Don’t Ignore Erectile Dysfunction
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If you watch television, you’ve seen the commercials. They typically start with an older couple who are enjoying life, while a commentator discusses erectile dysfunction (ED) – and the latest medication to correct it. You figure every guy with the problem must be talking to his doctor, making a trip to the pharmacy and returning to a healthy sex life.
Yet studies show a majority of men aren’t seeing their doctor about ED. The Havana Day Dreamers Foundation, an organization that promotes men’s health, funded a study that examined the medical records of more than 6 million American men with an ED diagnosis over the course of a year. Only 25 percent of those men actually filled prescriptions for an ED drug.
“Men often feel embarrassed or believe something is wrong with them,” says Lehigh Valley Health Network (LVHN) urologist Clifford Georges, MD, with LVPG Urology. “The fact is, ED is much like high blood pressure or cholesterol in that it may reflect other potentially serious health issues.”
A urologist such as Georges can help you start the conversation, and can determine whether or not an ED drug is appropriate for you.
“ED often is caused by poor blood flow, so many men with ED have underlying vascular issues,” Georges says. “Studies show men with ED are more than twice as likely to have a major cardiovascular event. On average, it takes three years after the onset of ED to experience such an event.”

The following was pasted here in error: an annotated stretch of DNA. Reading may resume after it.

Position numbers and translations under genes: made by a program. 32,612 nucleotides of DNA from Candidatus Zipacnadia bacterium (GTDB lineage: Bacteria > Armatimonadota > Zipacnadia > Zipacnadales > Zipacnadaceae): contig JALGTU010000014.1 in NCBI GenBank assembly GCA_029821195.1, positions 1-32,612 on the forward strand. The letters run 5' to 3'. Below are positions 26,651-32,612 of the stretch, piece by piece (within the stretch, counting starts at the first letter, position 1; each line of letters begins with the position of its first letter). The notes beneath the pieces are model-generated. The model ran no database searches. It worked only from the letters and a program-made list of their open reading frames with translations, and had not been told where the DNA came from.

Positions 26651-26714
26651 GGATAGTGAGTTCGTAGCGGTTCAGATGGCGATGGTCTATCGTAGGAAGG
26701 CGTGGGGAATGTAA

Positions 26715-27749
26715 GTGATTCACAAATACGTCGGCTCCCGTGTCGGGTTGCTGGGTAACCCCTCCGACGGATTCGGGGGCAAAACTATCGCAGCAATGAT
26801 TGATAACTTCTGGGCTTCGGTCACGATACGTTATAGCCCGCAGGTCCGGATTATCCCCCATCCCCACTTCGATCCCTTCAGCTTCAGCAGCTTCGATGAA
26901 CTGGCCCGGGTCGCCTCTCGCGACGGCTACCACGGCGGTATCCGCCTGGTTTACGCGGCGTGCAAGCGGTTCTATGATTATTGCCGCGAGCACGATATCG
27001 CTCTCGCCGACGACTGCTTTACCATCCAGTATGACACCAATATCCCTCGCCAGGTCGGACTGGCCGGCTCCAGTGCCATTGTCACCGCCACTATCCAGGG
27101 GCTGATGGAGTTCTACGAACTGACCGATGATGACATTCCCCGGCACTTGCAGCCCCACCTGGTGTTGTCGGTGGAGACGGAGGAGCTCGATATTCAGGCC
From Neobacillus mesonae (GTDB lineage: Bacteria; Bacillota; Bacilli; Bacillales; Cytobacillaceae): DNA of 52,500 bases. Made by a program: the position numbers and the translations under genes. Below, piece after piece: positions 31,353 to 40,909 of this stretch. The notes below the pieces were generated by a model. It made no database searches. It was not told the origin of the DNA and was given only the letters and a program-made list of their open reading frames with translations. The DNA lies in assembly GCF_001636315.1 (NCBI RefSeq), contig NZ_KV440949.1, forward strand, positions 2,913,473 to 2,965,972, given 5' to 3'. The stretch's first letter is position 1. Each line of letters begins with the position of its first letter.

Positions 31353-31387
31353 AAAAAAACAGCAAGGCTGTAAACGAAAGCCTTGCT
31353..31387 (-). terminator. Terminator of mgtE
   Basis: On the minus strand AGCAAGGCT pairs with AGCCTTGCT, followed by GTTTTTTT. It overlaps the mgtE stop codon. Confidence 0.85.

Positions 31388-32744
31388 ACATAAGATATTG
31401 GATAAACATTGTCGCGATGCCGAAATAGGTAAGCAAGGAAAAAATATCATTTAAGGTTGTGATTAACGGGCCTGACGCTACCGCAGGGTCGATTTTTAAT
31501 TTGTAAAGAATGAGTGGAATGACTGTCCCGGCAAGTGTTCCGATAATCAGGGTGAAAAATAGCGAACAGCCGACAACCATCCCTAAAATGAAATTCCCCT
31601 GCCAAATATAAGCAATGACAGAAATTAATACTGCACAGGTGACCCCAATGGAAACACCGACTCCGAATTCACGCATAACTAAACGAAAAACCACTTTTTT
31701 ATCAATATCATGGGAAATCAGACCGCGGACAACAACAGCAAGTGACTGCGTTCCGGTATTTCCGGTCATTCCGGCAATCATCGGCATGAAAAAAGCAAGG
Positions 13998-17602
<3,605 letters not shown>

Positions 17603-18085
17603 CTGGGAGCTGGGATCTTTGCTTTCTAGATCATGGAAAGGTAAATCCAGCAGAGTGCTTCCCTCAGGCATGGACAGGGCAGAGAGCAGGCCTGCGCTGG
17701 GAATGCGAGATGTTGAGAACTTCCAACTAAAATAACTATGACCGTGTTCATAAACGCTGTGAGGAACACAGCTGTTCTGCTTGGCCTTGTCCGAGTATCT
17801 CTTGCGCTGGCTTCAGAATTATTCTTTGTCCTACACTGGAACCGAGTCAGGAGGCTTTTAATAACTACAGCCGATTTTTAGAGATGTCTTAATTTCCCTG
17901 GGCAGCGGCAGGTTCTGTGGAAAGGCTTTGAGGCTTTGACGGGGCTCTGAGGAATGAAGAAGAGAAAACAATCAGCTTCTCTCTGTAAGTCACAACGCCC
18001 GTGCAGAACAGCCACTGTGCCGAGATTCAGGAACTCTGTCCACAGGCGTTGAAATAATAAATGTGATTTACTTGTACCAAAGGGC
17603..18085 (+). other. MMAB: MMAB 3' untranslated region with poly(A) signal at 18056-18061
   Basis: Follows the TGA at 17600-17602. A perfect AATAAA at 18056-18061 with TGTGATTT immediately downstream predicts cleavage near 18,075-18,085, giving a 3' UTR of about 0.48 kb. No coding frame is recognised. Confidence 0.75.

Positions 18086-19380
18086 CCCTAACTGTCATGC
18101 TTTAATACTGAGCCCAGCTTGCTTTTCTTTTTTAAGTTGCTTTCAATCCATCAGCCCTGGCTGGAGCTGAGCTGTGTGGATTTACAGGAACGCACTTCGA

The National Institutes of Health estimates that some level of ED affects as many as 30 million men in the U.S. each year. Incidence increases with age. About 4 percent of men in their 50s and nearly 17 percent of men in their 60s experience a total inability to achieve an erection. The incidence jumps to 47 percent for men older than 75. But ED is not an inevitable part of aging. ED is treatable at any age.
According to the Journal of the American Medical Association, the most common causes of male sexual dysfunction include:
- Lowered levels of testosterone
- Drugs for other issues (such as certain antidepressants and blood pressure medications)
- Other physical ailments (such as kidney disease, prostate cancer, diabetes and neurological disorders)
- Disorders affecting blood vessels (cardiovascular disease)
- Depression and anxiety disorders (stress)
- Lifestyle issues such as smoking, obesity and alcoholism
If you’re experiencing ED, you should speak with your primary care physician as soon as possible. “Starting the conversation is the first way to get help,” Georges says.